We know that Zika virus can be especially risky for pregnant women, increasing the risk of birth defects. But a new study from the University of Southern California’s Keck School of Medicine may have insight as to why.
Researchers looked at how the virus affected the blood of healthy men, pregnant women, and non-pregnant women aged 18 to 39. Much like HIV, researchers found that Zika targets the white blood cells that typically swallow up viruses, bacteria, and debris to keep the body healthy.
In expectant mothers, though, virus strains only had to infect 4% of white blood cells to increase immune suppression: An African Zika strain increased suppression by 10% and an Asian strain by 70%.
“Pregnancy naturally suppresses a woman’s immune system so her body doesn’t reject the fetus — essentially it’s a foreign object,” said senior study author Jae Jung, professor and chair of Keck’s department of molecular microbiology and immunology. “Zika exploits that weakness to infect and replicate.”
Prior research from the Centers for Disease Control and Prevention (CDC) found that one in ten pregnant women who contracted the virus gave birth to children with birth defects. And the risk for pregnancy complications is reportedly highest for women who contract the virus during their first or second trimester.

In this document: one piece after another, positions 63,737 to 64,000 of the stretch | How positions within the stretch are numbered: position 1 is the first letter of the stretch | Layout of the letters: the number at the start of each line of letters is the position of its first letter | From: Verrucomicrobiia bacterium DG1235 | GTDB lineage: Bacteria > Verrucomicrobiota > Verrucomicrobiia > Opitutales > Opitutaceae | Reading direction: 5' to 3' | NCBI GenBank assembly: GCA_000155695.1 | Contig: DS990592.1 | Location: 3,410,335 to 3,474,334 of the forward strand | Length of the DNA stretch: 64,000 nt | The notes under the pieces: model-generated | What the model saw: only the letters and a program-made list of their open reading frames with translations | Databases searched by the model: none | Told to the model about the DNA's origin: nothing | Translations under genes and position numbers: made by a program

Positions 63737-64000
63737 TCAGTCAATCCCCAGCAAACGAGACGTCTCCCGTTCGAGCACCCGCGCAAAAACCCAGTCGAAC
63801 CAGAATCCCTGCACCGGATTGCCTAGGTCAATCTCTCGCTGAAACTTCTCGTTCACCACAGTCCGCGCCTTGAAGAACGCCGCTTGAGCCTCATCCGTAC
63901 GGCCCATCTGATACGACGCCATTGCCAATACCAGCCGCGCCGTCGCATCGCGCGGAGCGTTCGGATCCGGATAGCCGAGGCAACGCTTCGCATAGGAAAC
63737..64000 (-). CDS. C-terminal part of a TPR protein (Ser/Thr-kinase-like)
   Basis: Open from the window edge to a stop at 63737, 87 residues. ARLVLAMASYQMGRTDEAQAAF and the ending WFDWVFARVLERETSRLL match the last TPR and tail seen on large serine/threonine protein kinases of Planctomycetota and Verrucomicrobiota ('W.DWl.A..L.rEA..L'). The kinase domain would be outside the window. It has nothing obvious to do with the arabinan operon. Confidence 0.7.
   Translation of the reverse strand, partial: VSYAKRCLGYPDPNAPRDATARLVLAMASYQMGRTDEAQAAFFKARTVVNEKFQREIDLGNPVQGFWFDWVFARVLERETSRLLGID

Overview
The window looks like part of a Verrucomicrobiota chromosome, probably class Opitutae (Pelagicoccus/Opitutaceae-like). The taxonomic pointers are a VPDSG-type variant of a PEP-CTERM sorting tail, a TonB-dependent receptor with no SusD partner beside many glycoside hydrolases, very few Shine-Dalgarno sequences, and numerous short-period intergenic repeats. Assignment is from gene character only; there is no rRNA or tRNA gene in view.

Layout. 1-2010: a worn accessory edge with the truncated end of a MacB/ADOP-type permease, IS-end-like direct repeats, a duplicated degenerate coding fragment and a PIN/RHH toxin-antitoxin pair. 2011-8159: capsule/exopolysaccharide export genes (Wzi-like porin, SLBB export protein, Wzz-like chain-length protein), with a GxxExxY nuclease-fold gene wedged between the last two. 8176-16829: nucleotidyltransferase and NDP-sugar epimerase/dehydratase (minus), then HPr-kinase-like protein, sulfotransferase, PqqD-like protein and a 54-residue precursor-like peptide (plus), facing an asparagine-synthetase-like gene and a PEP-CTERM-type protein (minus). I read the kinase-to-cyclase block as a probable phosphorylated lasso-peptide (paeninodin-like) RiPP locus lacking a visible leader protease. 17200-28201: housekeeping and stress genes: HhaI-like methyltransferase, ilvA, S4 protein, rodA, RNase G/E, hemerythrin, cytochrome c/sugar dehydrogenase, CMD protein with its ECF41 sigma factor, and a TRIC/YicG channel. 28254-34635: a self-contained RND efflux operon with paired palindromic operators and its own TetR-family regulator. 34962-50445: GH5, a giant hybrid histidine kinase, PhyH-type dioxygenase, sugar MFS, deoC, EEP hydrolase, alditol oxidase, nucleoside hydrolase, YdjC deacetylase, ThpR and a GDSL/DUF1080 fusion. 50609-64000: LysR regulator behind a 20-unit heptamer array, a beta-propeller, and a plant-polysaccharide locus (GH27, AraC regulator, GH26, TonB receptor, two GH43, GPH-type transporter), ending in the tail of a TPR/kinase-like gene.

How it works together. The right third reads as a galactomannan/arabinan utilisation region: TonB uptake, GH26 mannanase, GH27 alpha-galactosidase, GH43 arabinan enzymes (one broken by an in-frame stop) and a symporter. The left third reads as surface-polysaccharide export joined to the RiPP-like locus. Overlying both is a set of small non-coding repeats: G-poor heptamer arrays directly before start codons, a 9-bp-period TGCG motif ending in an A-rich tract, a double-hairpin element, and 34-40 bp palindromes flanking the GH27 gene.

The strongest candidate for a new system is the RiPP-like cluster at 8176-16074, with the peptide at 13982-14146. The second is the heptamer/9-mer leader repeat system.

Interestingly, pregnant women are not involved in trials testing possible Zika vaccines, said Jung.
“The Zika virus vaccines in development seem to be highly effective, but they’re being tested among non-pregnant women with different body chemistry compared to pregnant women,” Jung said.
The mosquito-borne virus is still prevalent in Central and South America, the Caribbean, Central Africa, and Southeast Asia. The CDC maps countries with Zika and is still offering travel warnings and safety guidelines to consider for visits.
Precautions against the virus include preventing mosquito bites and practicing safe sex, but pregnant women and couples trying to conceive should not travel to areas with risk of Zika, according to the CDC.